Archive for the 'Cards' Category

The history of black cards

Monday, April 7th, 2008

A few years back, Ellusionist released their Bicycle Black Tiger deck of cards — a deck with white ink on black paper, scented like a real Asian tiger. They proved so popular that a short time later the company began producing an entirely new deck — a deck with white ink on black paper, scented like a real Asian tiger that had some red ink on it — called the Bicycle Black Tiger deck (with red pips).

But they didn’t stop there. Tally-Ho Viper decks, decorated with the jaunty snake for which they are named, came in two different design — magic fan and inner circle — and were coated with an SUV500 Air-Flow Finish that not only made them more aerodynamic (for throwing), but also gave them the weight and rigidity to crush any lesser cards that got in their way.

Then, because a magician just can’t have enough black cards on hand, came the Shadowmasters. These are black and white like the Bicycle Black Tigers, but have an entirely different back and the SUV500 Air-Flow Finish, and are printed on paper made exclusively from trees on Ellusionist’s Magic Tree Ranch. The deck’s joker has a picture of what will be left of a magician who reveals the secrets of magic on YouTube, and its box sports a jaunty bar code and a UPC number created by an expert numerologist to deliver maximum luck to any magician within a radius of ten feet.

Coincidentally, upstart magic company theory11 — a company so new that they haven’t even had time to properly capitalize their own name — also got the idea to market black playing cards. Their first release was Bicycle Guardians. These black cards are identical to standard Bicycle cards except that they’re black and the angels on the back apparently engage in a regimen of weight lifting and steroids and have traded their bicycles for AK-47s. In keeping with their military feel, the cards have razor-honed Supersharp(tm) edges and explode if dropped.

theory11 continued their redesign success with Bicycle Centurions. These cards are designed to look exactly like cards that an ancient Roman centurion warrior magician who liked black cards might own. They’re printed on hammered bronze and hand stained, with all card values in Roman numerals. A complete deck weighs almost a pound.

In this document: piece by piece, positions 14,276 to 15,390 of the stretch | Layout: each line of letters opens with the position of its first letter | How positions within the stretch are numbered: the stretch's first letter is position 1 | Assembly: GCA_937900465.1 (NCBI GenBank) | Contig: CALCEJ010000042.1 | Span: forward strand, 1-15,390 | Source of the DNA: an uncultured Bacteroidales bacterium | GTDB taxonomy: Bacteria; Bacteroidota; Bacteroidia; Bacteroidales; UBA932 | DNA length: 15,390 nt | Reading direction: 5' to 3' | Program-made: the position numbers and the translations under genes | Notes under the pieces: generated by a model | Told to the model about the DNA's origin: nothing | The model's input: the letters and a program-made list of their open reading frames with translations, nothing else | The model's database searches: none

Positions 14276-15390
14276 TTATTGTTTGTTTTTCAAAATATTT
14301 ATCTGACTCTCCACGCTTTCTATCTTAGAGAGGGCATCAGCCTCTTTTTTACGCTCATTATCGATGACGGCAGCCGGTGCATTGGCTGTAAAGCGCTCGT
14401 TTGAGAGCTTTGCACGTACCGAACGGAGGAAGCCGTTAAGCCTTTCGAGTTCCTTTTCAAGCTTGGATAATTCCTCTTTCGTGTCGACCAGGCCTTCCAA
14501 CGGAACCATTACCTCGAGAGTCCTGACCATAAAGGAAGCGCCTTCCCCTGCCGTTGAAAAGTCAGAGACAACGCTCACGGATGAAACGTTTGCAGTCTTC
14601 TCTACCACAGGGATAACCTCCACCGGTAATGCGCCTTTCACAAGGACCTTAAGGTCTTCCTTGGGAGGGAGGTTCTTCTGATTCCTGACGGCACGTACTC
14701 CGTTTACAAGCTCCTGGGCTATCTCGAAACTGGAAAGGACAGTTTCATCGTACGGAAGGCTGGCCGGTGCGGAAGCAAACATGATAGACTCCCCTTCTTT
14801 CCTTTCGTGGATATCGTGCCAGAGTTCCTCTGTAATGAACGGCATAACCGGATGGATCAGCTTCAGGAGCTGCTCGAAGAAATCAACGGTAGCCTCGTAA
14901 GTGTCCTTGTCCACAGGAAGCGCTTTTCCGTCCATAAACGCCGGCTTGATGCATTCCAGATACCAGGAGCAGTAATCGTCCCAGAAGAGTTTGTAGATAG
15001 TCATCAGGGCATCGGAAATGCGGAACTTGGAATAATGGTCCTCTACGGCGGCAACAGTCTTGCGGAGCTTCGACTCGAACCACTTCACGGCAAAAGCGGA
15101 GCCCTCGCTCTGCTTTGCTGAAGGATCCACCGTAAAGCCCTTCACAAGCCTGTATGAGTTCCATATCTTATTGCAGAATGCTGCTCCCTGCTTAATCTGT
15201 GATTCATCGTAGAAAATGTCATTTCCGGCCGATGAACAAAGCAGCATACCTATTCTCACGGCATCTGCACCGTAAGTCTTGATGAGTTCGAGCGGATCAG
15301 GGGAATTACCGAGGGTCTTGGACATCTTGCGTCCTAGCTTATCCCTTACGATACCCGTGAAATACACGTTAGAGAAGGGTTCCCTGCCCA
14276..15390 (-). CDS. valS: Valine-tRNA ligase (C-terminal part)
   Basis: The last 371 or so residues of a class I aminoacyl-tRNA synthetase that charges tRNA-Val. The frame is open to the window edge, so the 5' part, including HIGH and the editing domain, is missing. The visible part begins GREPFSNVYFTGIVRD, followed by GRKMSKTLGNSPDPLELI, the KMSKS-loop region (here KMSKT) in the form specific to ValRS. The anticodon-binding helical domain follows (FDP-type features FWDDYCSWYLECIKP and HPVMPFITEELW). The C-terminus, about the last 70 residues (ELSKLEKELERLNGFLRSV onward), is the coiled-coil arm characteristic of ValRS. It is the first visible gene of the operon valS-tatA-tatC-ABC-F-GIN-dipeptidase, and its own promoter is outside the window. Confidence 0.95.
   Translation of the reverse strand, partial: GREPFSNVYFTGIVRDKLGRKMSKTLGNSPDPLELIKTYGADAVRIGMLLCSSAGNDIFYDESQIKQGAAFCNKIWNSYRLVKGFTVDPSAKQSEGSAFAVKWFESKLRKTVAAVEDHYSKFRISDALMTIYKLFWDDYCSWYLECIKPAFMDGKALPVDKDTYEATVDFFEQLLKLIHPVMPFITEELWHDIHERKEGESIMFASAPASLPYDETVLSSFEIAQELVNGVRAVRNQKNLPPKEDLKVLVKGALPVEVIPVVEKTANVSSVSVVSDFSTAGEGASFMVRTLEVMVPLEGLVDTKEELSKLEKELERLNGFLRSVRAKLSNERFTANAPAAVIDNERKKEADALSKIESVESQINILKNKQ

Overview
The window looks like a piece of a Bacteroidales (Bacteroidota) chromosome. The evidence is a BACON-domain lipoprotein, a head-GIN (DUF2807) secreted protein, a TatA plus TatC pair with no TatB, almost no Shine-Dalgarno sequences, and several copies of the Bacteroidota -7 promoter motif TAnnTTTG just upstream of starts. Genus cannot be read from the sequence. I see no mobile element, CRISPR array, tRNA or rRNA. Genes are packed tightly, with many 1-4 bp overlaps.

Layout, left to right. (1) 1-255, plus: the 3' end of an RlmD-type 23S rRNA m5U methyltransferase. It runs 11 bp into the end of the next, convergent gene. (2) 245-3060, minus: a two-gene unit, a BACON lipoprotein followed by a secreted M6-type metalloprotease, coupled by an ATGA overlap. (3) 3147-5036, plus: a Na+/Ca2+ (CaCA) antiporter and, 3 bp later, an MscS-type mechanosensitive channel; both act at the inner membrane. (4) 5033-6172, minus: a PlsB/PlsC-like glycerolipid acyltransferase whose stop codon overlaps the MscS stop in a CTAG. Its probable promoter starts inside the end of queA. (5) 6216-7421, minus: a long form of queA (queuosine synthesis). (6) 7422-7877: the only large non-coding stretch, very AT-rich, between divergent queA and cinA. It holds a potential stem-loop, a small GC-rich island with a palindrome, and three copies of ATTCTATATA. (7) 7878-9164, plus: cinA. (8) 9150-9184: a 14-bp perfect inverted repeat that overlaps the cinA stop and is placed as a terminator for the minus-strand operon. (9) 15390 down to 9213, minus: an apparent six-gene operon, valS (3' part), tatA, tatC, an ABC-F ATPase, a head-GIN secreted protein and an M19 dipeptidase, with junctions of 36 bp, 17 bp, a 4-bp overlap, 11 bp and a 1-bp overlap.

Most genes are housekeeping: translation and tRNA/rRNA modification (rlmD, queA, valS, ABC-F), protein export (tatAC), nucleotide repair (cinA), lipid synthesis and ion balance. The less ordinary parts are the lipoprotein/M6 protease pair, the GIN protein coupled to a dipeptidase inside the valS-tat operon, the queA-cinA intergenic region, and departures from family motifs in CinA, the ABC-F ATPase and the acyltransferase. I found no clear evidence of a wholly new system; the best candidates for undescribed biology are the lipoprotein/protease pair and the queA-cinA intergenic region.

But for the black-deck completist, Ellusionist is still the champion. For each black deck they sell, they also offer special gimmicked decks — tiny, jumbo, levitating, half-eaten, warped, bioluminescent, etc. They also sell several varieties of black invisible deck, but you have to take Ellusionist’s word that they are all different.

In the coming year, Ellusionist will be adding to its black deck collection. New editions will include:

  • Night Eschers: With a back design inspired by the surreal art of M. C. Escher, these black cards will be specially prepared to form an Escher-like endless cycle — no matter how many cards you cut to the bottom of the deck, there will always be plenty on top.
  • Disassembled: The ashes of a standard Bicycle deck.
  • Securitypak: A black deck in which all cards have been glued together, glued into a box, and then sealed in bullet-resistant Lucite.
  • The One Deck: An ultra-cool, black-and-white Old Maid deck.
  • Dark Card-toon: A Card-toon deck with an African-American stick figure.
  • Black Deck Socratics: A deck that looks, feels, and handles exactly like a standard Bicycle rider-back red deck, but is metaphysically devoid of color.

Presto recommends you buy them all!

Waterfalls

Monday, March 17th, 2008

How do you waterfall a deck of cards?

Waterfalling cards became very popular after the move was popularized in TLC’s song, “Waterfalls.” There are basically two ways to accomplish a stage-quality waterfall.

The first method involves precisely releasing single cards from a deck in one hand and catching them in an open palm in the other hand some distance away. This can take years to learn and perfect, even under the tutelage of a true card master deep within the hidden mountains of Tibet. Most wannabe cardicians just don’t have the time for this, as they are too busy begging for tips in order to prolong the process of slow starvation.

The second, far more popular, method involves a simple pair of clear-plastic rails held between the magician’s hands. The cards can be gently slid down the rails, which guide them inevitably to the receiving hand. The rails are then secretively slipped up the magician’s sleeve (next to the birds, extra cards, mechanical apparatus, etc.) where they remain hidden until needed again.

Grabby spectators

Wednesday, July 18th, 2007

What should I do if, during a trick, a spectator grabs the deck and shuffles it?

Presto recommends punching him in the face. If there are too many witnesses or the police are present, a kick in the shins will do.

Clumsy with Cards

Sunday, February 18th, 2007

I have a lot of trouble handling cards. I try and do simple cuts and fans, but keep dropping them. Do you have any suggestions?

Presto sympathizes, but unfortunately there are some people who are just not physically capable of card magic. Practice as you may, your hands will never perfectly fit around a deck of cards. If you like the thrill of card magic but find that you are too clumsy to practice it, all is not lost, however. There are plenty of other performance-based professions you might try your hand at. Knife throwing, for example.


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